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Sustainable territorial and local development
Rural development - 02.07.2021
EU develops its vision for rural areas alongside local governments
Good news! The long-awaited EU’s long-term vision for rural areas towards 2040 was finally presented this week by the EU Commission’s Vice President, Dubravka Suica, and Commissioners for Cohesion, Elisa Ferreira, and for Agriculture, Janusz Wojciechowski.
Today, rural areas are home to almost 30% of Europe’s population (137 million people in total) which covers 80% of the EU’s territory. However, their situation is a cause for concern: depopulation and the decline of public services are driving alienation and political discontent across our continent.
With this new vision, the EU executive aims to ensure stronger and connected rural areas through mobility and digital solutions, areas more resilient to climate change and economic crisis and prosperous rural areas through diversified economy.
With no doubt, the EU is part of the answer, but it has to involve towns and regions as drivers for long-term territorial development. Here in short is what is planned:
What place for local and regional governments?
The Commission aims to mobilise public authorities at all levels and rural stakeholders, with the launch of a Rural Pact by the end of 2021. It invites the different levels of government to design a strategy and an action plan addressing the challenges faced by rural areas.
We need to ensure that Europe’s towns and regions will be at the centre of this strategy. In this regard, the creation of a “Rural revitalisation platform” represents a great step forward as the one-stop shop for rural communities, project holders and local governments offering guidance on funding opportunities and visibility for successful projects.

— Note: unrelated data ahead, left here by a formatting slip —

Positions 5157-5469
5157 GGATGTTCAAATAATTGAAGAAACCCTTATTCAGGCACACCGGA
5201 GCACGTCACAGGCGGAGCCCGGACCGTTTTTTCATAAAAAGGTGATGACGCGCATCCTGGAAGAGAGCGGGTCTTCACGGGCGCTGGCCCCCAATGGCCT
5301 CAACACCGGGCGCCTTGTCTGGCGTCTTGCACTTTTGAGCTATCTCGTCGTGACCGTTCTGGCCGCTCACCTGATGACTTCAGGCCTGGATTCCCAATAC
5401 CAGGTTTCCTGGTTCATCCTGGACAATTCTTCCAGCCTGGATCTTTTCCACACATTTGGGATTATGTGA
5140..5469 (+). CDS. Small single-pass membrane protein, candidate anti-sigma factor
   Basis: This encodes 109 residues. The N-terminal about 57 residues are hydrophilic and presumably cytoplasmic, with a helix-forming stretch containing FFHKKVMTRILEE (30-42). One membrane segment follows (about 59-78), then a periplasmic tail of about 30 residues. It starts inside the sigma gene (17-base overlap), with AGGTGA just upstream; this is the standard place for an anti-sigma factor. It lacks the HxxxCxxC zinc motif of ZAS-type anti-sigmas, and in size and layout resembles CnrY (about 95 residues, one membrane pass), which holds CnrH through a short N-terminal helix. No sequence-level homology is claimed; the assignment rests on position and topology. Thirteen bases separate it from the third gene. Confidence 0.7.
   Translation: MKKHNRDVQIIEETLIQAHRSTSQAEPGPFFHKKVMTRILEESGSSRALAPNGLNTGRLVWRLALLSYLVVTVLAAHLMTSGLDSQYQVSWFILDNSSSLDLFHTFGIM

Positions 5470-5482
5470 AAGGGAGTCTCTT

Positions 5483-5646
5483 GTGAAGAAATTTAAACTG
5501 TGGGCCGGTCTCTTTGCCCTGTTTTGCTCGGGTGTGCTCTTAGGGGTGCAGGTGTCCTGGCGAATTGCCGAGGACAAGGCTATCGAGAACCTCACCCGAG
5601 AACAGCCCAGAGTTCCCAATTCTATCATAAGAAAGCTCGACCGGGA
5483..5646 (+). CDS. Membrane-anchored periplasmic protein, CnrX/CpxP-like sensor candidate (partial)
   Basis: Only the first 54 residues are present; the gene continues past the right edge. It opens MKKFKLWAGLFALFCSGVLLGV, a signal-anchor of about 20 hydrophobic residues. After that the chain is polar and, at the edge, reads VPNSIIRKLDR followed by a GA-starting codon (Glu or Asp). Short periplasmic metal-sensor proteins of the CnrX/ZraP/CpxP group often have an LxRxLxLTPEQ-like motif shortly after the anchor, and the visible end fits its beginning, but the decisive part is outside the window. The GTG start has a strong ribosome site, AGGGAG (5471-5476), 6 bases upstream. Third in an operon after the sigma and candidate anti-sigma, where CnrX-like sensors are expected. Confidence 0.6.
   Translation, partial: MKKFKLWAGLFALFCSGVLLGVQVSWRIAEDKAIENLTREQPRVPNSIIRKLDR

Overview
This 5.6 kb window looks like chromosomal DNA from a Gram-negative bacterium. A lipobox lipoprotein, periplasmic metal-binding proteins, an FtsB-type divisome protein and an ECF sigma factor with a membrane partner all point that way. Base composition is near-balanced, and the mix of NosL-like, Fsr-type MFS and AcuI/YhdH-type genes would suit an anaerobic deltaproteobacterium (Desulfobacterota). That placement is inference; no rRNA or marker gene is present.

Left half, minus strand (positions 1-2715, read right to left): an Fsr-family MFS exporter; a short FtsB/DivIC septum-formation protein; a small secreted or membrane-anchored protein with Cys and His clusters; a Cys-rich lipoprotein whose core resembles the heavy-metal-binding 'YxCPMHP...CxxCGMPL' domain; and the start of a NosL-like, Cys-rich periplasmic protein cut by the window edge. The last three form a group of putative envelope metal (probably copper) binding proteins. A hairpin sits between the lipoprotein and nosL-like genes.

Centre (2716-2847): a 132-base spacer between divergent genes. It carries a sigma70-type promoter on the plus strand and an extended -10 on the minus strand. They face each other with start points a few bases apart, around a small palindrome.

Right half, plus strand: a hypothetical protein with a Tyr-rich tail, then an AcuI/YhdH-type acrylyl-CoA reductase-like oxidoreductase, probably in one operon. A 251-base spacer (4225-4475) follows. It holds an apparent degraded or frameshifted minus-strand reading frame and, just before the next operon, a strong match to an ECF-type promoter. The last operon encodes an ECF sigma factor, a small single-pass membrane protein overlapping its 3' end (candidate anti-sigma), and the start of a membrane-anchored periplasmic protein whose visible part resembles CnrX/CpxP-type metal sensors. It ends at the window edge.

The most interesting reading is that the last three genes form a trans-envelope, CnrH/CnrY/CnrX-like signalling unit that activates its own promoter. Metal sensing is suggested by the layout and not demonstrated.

According to the communication, a special focus will be put on the collection of best practices specifically for rural municipalities and regions, around sustainable multimodal mobility, energy transition and climate adaptation.
At CEMR we have advocated a change in narrative towards more positive messages that promote assets of the countryside, from a cultural and tourism viewpoint, but also through economic diversification. It is a great step ahead that EU’s vision is clearly aligned with this recommendation and that it recognises the diversity of rural areas, calling for locally designed solutions.
An EU Rural action plan to implement the vision
The Commission also proposed a Rural action plan to implement its vision around some flagship initiatives. But in terms of funding, it doesn’t propose new financing sources beyond the European Agricultural Fund for Rural Development (EAFRD), the Cohesion Policy funds, the Recovery and Resilience Facility and InvestEU. Therefore, the Commission also intends to develop a toolkit on access to and optimal combination of EU funding opportunities in rural areas, accessible to local and other stakeholders.
There is a need for more consistency between various EU policies and their impact at the local level. This is why we welcome the introduction of a “Rural proofing” mechanism to analyse any potential impact that EU policies may have on rural jobs, growth and sustainable development as part of the Better Regulation Agenda.
As of now, all EU policies will be reviewed through a rural lens, the Commission is creating a rural observatory in 2022 to better understand and analyse economic, social and demographic trends in rural areas.
Citizens support local decision making
A recently published Eurobarometer shed light on citizens’ concerns around the situation of rural areas. Some of the results resonate clearly with CEMR’s recommendations to revitalise the countryside:
- 79% of EU citizens support the EU giving consideration to rural areas in public spending decisions
- 65% think that the local area or province should be able to decide how the EU investment in rural areas is spent
- 44% mentioned transport infrastructure and connections as a key need of rural areas
By mid-2023 the Commission will take stock of the achievements and highlight remaining gaps and funding needs. In 2024, it will come up with recommendations for the upcoming Commission’s budget (2028-2032).
For CEMR also our work will continue. Save the date for our session “Rural connections” on 14 October (11.30 – 13.00) during the European Week of Regions and Cities. We will discuss how to achieve the vision’s objective through mobility and digital innovation.